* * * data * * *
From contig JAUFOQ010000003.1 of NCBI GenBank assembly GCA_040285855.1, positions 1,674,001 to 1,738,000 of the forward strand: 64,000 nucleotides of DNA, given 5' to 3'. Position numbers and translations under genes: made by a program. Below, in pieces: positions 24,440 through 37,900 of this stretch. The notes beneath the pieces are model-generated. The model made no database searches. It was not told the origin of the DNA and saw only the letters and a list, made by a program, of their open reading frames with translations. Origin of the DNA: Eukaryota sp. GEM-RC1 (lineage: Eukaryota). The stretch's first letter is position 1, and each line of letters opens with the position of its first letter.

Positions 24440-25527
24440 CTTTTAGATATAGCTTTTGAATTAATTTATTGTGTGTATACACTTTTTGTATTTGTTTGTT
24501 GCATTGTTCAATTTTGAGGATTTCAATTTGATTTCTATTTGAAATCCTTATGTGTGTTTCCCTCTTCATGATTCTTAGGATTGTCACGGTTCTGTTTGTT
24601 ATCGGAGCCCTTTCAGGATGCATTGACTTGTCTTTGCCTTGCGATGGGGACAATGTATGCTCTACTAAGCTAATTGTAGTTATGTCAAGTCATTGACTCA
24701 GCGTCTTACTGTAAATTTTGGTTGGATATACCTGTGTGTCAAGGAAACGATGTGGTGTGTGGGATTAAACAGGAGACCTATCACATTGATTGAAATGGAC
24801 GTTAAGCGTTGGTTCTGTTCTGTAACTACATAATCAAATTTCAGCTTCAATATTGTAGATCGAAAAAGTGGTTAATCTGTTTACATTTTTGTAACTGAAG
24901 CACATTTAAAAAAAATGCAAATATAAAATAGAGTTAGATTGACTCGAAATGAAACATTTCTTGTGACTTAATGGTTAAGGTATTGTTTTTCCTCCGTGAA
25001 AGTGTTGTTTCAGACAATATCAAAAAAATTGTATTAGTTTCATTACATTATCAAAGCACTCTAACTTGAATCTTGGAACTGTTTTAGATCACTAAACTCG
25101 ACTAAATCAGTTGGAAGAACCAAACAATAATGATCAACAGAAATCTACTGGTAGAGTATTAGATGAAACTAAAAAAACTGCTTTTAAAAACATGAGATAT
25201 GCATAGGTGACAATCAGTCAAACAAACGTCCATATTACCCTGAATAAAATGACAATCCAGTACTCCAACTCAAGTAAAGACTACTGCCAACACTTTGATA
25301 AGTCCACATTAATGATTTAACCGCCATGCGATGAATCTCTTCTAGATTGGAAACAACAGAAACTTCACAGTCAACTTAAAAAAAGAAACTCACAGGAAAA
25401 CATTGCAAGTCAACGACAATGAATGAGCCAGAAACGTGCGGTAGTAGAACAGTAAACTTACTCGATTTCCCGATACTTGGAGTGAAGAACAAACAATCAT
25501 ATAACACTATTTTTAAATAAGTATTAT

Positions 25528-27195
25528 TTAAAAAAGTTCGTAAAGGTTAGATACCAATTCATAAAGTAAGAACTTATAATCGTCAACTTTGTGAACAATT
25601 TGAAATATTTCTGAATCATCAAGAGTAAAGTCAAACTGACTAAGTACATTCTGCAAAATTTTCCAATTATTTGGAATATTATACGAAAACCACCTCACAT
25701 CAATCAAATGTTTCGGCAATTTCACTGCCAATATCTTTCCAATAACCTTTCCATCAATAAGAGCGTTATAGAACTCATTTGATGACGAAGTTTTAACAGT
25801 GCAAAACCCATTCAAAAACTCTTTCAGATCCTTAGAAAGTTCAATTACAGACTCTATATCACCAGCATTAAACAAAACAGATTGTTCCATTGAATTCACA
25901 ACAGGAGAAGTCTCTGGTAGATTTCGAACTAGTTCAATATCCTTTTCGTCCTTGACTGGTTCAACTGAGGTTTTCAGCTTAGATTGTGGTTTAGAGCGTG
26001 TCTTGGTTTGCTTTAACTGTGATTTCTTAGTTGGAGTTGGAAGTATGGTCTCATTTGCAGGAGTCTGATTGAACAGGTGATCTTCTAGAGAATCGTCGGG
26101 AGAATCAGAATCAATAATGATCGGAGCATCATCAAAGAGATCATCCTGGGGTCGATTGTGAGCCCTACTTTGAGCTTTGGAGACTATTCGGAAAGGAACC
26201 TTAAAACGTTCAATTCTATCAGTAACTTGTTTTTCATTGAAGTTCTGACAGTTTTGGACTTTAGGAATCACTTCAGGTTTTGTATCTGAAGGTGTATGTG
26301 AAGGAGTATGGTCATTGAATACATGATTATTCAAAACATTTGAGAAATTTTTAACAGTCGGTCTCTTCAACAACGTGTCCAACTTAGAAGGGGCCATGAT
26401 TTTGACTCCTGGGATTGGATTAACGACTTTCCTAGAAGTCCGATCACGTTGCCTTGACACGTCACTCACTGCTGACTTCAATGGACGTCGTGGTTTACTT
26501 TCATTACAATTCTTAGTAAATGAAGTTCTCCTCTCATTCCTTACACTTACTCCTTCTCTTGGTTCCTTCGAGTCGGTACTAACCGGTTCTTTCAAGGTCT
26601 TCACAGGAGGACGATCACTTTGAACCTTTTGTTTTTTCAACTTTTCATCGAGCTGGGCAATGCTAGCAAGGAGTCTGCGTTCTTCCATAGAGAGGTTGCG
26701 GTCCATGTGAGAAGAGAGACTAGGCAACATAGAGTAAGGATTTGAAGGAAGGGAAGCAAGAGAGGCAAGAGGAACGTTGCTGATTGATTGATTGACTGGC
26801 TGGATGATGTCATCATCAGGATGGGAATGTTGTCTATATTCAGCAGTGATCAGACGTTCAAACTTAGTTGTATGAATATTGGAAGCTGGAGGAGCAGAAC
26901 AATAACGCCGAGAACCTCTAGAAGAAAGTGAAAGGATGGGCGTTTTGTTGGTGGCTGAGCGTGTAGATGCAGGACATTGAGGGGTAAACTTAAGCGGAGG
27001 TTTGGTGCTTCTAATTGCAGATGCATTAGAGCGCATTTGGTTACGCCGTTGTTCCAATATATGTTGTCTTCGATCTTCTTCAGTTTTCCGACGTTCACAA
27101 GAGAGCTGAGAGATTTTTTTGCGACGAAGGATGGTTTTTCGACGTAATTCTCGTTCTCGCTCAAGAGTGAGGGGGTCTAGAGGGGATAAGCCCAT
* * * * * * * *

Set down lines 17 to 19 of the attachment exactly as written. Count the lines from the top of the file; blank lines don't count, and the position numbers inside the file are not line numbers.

25601 TGAAATATTTCTGAATCATCAAGAGTAAAGTCAAACTGACTAAGTACATTCTGCAAAATTTTCCAATTATTTGGAATATTATACGAAAACCACCTCACAT
25701 CAATCAAATGTTTCGGCAATTTCACTGCCAATATCTTTCCAATAACCTTTCCATCAATAAGAGCGTTATAGAACTCATTTGATGACGAAGTTTTAACAGT
25801 GCAAAACCCATTCAAAAACTCTTTCAGATCCTTAGAAAGTTCAATTACAGACTCTATATCACCAGCATTAAACAAAACAGATTGTTCCATTGAATTCACA